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Should recreational marijuana be legal? Show more Show less
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Following a public outcry over the case of Billy Caldwell, a 12-year-old boy with epilepsy who was prohibited from bringing back a life-changing supply of cannabis oil from Canada, the use of cannabis for medicinal purposes has now been made legal in the UK. Unsurprisingly this has re-ignited the ongoing question: should we legalise the recreational use of cannabis?

No, cannabis should only be used for medical purposes. Show more Show less

The drug isn't valuable to society outside of medical use.
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Marijuana has negative health effects

Marijuana has been linked to numerous health problems, and should not be sanctioned by the state.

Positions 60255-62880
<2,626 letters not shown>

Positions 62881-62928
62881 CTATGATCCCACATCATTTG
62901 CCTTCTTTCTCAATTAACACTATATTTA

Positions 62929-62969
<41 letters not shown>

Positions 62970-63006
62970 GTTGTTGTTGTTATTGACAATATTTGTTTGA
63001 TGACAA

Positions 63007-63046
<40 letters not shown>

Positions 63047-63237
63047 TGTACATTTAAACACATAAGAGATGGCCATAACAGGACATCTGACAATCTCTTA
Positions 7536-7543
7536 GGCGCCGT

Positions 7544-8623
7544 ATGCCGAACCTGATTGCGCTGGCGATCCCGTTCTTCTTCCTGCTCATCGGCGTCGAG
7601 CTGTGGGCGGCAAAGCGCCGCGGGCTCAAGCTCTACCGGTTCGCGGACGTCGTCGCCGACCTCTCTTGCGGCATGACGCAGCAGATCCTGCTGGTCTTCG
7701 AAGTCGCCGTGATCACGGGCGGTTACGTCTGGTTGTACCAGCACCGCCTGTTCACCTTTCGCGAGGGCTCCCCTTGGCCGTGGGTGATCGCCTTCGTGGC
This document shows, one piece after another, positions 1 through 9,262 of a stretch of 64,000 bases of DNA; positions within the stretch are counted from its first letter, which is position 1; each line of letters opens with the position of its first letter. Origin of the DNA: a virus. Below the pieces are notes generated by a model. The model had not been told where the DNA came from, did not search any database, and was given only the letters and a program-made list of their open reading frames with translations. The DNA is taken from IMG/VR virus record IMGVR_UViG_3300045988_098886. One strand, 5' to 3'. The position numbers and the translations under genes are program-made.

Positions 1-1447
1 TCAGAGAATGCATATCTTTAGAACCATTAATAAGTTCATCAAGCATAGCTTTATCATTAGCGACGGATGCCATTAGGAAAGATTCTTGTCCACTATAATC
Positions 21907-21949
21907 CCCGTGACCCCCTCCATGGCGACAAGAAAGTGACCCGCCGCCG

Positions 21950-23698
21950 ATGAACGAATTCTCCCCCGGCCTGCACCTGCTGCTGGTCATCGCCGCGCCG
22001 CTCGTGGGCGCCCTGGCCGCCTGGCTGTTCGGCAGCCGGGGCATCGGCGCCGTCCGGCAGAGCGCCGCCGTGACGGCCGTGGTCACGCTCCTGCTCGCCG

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The Argument

Using marijuana has been linked to numerous negative health outcomes, such as mental health issues, cardiovascular problems, and lung problems.[1] Additionally, roughly one in ten marijuana users become addicted.[2] The government should not legalise a substance that can cause these issues and therefore sanction further damage to public health.

Counter arguments

While marijuana may be linked to negative health effects, they are incredibly minor compared to certain substances that are already sanctioned by the state. Both alcohol and tobacco are addictive, and in the U.S. alone thousands of people die per year from both alcohol poisoning[3] and smoking tobacco.[4] It does not make sense to continue to prohibit a drug with significantly less negative health incomes than alcohol and tobacco on the basis that it is negative for public health.


[P1] Marijuana has significant negative health effects and so should not be sanctioned by the state.

Rejecting the premises

[Rejecting P1] The health drawbacks of marijuana are far lesser than some other drugs which are sanctioned by the government.




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This page was last edited on Monday, 27 Jan 2020 at 17:21 UTC

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